> Note: if we were restricted to using only this xpath-style
> notation, we'd
> only be providing the equivalent of a single-variable-binding
> capability in the result set, which would be a major restriction. See
> further however ...
> 
> ===========================================
> 
> Here's the main query I want to illustrate. Building on
> Andy's example: Find
> all subjects having a foaf:name of "Fernando Cosmopolitan" at
> an asemantics
> mailing address.
> 
> We could state this XQuery-like in several ways:
> 
> (1) Somewhat verbosely
> ---------------------------
> 
> declare function contains-string( dawg-ql:Literal+ $source, xsd:string
> $containsStr ) as xsd:boolean external;
> 
> *[ @foaf:name[ literal() = "Fernando
> Cosmopolitan"^^xsd"string ]] intersect
> *[ @foaf:mbox[ contains-string( literal(), "asemantics.com" ) ]]
> 
> returns all subject nodes meeting both conditions. The empty line is
> whitespace for readability (allowed in XQuery). literal() is patterned
> after XQuery/XPath's "kindTest" mechanism [eg., .../node() and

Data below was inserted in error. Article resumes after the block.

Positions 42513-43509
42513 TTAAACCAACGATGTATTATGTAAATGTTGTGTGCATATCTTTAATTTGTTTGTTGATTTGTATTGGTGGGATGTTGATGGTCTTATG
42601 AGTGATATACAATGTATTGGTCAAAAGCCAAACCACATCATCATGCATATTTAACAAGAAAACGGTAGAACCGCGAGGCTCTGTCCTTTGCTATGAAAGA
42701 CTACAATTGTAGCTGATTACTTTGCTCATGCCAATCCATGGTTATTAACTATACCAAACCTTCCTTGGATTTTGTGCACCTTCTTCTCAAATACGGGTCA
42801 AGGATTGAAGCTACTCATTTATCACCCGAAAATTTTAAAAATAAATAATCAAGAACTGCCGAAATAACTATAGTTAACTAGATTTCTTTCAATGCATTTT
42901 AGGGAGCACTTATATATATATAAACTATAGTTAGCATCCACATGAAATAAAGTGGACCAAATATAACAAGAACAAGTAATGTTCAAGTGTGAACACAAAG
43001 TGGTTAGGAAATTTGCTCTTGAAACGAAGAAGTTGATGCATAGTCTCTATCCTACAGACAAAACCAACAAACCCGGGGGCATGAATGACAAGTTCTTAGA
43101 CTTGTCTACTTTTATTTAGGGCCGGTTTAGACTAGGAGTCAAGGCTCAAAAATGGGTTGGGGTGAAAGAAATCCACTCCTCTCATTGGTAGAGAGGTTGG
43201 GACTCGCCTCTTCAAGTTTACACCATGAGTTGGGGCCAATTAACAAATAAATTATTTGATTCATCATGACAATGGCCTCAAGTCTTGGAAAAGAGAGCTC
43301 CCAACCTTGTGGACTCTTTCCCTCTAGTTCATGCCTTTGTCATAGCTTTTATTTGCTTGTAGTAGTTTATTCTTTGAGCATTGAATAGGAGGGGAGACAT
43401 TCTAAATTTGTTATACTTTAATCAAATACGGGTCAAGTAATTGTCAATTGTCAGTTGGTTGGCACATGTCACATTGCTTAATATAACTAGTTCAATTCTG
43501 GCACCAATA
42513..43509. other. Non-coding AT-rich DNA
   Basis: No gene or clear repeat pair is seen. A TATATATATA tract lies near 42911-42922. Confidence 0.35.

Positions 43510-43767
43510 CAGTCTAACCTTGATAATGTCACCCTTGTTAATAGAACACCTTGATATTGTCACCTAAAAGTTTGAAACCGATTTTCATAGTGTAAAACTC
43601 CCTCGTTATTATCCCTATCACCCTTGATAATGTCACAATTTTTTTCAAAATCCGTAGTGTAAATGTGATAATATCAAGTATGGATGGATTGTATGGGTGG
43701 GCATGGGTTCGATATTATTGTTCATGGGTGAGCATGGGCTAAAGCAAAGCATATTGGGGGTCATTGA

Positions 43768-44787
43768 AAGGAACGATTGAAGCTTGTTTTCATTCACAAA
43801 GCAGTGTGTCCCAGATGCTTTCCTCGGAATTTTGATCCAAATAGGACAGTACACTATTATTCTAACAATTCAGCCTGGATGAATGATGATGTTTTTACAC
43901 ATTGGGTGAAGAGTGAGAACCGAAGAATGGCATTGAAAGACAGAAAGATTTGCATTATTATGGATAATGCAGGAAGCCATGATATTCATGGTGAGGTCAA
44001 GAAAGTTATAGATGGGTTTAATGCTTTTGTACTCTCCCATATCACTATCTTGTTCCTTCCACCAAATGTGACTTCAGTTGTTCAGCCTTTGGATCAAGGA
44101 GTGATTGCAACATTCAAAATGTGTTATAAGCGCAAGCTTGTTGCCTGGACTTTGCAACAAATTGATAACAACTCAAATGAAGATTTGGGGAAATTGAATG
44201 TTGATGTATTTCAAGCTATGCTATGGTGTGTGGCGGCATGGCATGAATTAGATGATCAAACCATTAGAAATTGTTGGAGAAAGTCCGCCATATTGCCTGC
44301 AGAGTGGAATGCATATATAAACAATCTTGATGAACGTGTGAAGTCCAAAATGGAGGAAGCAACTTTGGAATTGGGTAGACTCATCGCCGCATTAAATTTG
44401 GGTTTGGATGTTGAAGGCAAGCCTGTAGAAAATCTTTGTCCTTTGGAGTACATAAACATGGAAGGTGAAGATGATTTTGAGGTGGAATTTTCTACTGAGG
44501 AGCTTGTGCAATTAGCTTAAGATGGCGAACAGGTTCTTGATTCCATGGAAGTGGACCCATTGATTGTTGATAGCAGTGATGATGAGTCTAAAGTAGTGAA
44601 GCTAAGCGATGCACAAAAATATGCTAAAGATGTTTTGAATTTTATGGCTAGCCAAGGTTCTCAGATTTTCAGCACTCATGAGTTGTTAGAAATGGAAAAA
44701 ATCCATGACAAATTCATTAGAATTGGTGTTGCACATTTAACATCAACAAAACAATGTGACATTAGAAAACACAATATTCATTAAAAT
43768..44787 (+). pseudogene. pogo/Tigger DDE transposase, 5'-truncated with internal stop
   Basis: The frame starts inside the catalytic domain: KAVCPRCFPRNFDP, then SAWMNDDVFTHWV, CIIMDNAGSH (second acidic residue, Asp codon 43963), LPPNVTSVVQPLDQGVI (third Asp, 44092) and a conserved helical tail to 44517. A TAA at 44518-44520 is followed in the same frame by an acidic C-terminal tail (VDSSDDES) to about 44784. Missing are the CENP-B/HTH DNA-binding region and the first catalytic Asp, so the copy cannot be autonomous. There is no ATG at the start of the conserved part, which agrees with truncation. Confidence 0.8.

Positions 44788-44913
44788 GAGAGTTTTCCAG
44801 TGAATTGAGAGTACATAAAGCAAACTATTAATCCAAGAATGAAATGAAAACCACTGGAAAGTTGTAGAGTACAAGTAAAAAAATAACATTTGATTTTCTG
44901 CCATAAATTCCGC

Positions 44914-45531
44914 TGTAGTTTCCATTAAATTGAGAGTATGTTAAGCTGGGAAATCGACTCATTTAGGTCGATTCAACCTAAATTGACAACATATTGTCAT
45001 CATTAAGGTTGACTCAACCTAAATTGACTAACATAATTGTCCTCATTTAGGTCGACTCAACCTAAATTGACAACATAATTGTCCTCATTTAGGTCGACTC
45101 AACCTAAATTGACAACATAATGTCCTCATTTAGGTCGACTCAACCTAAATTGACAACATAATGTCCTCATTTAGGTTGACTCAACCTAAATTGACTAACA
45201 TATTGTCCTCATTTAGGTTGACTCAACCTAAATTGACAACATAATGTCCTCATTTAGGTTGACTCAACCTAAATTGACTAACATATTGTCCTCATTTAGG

> .../text()] and returns matching literals. The Literal+ in in the
> function declaration OTOH is part of a type specification for the first
> argument to the function (see next paragraph). intersect is an operator
> that takes two 
> arguments, both of
> either type dawg-ql:Node* or dawg-ql:Predicate* (0 or more of
> each), and
> returns the intersection of the two sets: all nodes belonging
> to both. We
> short-circuit on a null sequence result from either side. (What we do
> in the case of dissimilar types is fun to contemplate.)
> 
> The externally supplied boolean function contains-string()
> shows how to
> provide extended string-handling capability (for example)
> that we won't be
> providing in our native language (because of complex i17n
> collation issues
> or whatever). The single-line prolog declares the function to
> be external --
> defined on the client side of the fence; we only specify the signature.